Filming the Baku Village at the Lake Sherwood set.

Sometimes things would go wrong or go missing.  When we were out at Lake Sherwood for the Baku village in Star Trek Insurrection, Worf’s teeth came up missing.  They were very expensive to make so there was one set at the time.  So the hunt was on and of course we were still shooting Deep Space Nine at the time.  That created quite the stir to have a whole lot of people searching for Worf’s teeth.  So yes, they were found, but at great cost to both productions.

Penny Juday (far right) as an extra in Star Trek Generations, in Ten Forward on the USS Enterprise-D. Also in this scene were Patrick Stewart as Captain Picard, Whoopi Goldberg as Guinan and Malcolm McDowell as Dr. Soran.

CB:  You were able to work with the Star Trek original series cast on Star Trek Generations, and even performed on camera as an extra.  What kind of interaction did you have behind the scenes with the original Enterprise crew?  Any lasting impressions?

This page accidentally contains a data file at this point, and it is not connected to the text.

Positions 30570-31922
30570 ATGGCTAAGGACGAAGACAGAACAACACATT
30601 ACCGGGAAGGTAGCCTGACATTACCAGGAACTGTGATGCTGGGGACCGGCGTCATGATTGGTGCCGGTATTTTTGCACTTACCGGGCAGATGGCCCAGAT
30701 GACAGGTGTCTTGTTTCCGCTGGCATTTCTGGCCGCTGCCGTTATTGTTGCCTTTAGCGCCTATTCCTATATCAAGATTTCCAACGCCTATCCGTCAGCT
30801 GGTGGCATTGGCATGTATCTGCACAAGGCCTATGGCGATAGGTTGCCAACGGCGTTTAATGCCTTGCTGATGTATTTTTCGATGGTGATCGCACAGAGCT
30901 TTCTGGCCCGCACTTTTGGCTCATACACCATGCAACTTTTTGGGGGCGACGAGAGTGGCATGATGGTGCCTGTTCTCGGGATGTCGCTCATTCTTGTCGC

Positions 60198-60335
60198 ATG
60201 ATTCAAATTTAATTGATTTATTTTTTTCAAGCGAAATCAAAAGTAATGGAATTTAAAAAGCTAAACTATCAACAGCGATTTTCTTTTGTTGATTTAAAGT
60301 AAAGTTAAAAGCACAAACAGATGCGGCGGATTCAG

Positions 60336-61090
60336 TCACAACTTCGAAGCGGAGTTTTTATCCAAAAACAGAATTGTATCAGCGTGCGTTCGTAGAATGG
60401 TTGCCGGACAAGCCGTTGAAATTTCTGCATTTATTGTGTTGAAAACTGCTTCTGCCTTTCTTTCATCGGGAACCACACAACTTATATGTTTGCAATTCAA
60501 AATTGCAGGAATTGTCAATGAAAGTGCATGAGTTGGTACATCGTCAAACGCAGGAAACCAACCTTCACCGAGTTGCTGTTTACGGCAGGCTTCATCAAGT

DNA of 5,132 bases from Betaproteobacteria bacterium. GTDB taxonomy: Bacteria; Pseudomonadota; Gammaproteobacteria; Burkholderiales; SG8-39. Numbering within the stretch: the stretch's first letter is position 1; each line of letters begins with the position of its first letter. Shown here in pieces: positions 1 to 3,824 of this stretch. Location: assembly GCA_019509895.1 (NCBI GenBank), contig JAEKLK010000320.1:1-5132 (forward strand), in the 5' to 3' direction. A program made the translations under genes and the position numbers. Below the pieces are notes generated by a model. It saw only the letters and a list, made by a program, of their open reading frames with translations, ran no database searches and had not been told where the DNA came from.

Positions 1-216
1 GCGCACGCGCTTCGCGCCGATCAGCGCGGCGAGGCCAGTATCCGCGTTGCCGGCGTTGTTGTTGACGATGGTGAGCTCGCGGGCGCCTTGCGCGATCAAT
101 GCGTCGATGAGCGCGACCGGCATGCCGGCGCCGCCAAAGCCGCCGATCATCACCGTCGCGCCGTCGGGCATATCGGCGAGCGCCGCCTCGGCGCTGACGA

PJ:  I met Mr. Kelley on Star Trek VI: The Undiscovered Country as they were walking out of the Klingon courtroom.  He had had a long day but stopped and introduced himself to me, shook my hand.  What a lovely, gracious man.  Shatner ran past, couldn’t leave the set quick enough, which is understandable.  I later met him on Star Trek Generations.  We were in the Valley of Fire, north of Las Vegas.  I was put in the crew van which was traveling to the site in the desert where the bridge set was.  I was in charge of taking orders for the crew gift bomber jackets.  He had never heard of a bomber jacket.  So that was a great fun thing to do, he got a laugh out of the whole thing.  Ms. Nichols, I interviewed her for Star Trek: The Magazine.  Again just so warm, friendly, kind, happy to talk to me.  I think I have met them all at one time or another and what an experience to meet your idols from your favorite show and then get to work with them.